A False Bacchus Crowning Drunkards

Goya (Francisco de Goya y Lucientes) Spanish
After Velázquez (Diego Rodríguez de Silva y Velázquez) Spanish

Not on view

Rendering Velázquez’s complex composition in etching presented Goya with a considerable challenge. His determination to analyze and understand the painting—its interlocking forms and varied expressions—is evident in his preparatory drawing. Notwithstanding Goya’s careful observation, both the drawing and the print depart from the model. In the print, the figures are distinctly rougher and more brazen. Velázquez’s Bacchus is a fleshy, distracted youth, shown crowning a figure who kneels before him. Goya rendered the god as more mature and shrewd, in league with those around him, whose inebriation is also more pronounced. These modifications appear intentional; Goya may have felt empowered to submit his own reading, just as Velázquez did by surrounding his classical god with figures that were recognizably of the seventeenth century.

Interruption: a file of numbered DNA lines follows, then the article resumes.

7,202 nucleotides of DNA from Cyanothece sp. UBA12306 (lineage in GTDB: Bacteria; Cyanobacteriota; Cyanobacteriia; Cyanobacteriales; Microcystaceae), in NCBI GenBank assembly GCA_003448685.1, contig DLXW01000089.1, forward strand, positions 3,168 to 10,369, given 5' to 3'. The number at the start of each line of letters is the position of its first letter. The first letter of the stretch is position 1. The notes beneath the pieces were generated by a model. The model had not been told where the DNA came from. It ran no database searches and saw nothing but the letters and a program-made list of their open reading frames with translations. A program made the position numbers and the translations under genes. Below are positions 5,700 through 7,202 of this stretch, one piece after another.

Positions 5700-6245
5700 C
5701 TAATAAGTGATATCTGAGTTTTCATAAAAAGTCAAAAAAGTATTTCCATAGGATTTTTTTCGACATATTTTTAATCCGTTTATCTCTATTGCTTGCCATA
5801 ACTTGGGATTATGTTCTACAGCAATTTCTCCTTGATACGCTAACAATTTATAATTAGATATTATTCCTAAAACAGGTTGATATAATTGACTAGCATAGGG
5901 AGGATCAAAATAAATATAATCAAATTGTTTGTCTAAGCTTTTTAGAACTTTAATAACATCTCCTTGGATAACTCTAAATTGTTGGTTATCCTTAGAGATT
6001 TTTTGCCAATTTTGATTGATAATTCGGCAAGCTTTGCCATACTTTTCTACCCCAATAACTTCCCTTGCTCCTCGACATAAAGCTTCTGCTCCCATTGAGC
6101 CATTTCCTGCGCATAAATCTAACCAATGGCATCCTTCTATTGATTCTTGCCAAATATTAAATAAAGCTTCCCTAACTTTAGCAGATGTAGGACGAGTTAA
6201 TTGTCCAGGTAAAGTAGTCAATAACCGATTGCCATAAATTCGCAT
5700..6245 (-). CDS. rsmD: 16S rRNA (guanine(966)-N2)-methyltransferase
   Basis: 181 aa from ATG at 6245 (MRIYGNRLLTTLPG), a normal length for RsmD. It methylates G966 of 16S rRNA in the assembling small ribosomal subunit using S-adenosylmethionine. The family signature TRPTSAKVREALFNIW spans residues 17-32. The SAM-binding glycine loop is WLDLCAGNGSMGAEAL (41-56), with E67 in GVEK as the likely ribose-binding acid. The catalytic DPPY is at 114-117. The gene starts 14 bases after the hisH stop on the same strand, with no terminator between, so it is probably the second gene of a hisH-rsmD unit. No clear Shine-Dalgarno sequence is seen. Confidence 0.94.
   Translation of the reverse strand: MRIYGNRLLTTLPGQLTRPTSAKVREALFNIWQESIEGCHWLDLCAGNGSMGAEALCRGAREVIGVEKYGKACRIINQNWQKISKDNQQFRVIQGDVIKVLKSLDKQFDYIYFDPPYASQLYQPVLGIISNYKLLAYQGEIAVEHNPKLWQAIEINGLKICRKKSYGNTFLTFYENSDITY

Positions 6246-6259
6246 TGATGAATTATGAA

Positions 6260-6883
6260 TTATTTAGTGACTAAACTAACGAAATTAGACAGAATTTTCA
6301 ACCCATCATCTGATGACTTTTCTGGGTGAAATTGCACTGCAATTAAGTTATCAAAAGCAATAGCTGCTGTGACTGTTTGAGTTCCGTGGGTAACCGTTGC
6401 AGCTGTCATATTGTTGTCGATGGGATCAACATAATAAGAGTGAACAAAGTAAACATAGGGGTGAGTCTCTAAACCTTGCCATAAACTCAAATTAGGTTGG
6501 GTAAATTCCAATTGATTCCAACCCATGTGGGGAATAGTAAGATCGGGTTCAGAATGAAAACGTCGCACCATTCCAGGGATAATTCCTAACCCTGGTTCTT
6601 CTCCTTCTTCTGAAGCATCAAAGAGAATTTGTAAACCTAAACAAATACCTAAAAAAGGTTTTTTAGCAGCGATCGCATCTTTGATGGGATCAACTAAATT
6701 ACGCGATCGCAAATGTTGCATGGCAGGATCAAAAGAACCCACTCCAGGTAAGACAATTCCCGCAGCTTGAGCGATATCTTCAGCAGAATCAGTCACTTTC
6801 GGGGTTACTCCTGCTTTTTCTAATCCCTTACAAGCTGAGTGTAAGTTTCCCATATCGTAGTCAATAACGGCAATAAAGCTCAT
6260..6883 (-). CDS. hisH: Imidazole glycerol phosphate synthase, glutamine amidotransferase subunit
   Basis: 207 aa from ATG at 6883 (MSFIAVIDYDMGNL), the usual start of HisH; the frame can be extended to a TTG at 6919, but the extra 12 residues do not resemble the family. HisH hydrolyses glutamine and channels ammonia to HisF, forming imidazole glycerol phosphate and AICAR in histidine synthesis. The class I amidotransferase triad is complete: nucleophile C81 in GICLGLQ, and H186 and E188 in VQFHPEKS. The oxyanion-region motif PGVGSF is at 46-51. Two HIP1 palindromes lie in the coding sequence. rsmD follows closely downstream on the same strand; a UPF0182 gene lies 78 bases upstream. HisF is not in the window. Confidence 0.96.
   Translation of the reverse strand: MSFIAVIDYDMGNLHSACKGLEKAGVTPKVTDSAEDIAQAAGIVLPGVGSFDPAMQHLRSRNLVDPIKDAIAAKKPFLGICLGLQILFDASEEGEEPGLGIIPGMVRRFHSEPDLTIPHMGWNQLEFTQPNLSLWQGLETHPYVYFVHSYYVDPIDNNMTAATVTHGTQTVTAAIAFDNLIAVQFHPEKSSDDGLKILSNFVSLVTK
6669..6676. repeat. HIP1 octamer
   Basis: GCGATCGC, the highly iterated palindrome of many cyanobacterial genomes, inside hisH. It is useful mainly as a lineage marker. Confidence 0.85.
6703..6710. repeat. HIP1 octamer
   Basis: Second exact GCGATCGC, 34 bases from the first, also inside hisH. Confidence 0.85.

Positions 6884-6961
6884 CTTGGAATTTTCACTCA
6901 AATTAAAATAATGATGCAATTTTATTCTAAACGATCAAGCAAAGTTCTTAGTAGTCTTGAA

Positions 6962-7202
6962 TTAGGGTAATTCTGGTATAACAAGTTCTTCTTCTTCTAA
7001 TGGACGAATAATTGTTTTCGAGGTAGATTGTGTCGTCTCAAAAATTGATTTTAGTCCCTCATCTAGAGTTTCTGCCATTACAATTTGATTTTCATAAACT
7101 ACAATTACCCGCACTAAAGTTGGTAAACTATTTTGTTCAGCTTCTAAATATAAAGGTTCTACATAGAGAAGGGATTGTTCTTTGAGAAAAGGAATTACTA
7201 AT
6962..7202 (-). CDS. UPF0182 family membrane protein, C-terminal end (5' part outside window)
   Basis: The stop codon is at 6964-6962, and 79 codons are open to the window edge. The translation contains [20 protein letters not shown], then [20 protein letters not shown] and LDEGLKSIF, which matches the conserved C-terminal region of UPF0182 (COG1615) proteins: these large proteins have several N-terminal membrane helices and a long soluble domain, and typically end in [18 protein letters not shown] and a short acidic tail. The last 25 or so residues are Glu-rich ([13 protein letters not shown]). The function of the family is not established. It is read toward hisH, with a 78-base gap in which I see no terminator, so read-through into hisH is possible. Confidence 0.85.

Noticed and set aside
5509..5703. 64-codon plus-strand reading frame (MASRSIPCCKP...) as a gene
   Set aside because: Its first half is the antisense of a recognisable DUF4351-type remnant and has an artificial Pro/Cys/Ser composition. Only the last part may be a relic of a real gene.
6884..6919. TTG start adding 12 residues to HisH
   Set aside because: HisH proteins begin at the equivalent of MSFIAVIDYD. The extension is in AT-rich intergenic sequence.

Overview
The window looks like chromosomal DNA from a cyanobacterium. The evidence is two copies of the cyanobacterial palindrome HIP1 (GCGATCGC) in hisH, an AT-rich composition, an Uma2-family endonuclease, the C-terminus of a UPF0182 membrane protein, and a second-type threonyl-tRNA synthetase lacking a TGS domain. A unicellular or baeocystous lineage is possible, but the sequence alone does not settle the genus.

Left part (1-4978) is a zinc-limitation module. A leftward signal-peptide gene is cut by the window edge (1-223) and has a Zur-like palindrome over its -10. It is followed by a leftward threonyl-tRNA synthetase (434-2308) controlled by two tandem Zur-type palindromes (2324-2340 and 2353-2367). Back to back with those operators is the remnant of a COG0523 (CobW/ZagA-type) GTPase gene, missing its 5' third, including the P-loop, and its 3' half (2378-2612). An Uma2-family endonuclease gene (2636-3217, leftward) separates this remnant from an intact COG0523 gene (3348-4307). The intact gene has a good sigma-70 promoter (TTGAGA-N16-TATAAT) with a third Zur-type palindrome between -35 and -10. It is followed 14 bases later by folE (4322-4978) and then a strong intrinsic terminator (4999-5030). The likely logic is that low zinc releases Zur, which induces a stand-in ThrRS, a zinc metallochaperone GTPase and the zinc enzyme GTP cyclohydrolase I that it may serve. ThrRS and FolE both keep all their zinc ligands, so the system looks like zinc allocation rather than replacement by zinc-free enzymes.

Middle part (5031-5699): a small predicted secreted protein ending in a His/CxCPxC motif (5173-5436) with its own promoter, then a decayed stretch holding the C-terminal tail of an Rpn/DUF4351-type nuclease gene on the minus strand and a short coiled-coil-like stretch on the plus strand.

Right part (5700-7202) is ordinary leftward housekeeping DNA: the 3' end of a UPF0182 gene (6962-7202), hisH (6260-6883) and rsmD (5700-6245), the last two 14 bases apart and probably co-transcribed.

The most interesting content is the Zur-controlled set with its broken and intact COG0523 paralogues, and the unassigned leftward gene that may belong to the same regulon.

A False Bacchus Crowning Drunkards, Goya (Francisco de Goya y Lucientes) (Spanish, Fuendetodos 1746–1828 Bordeaux), Etching

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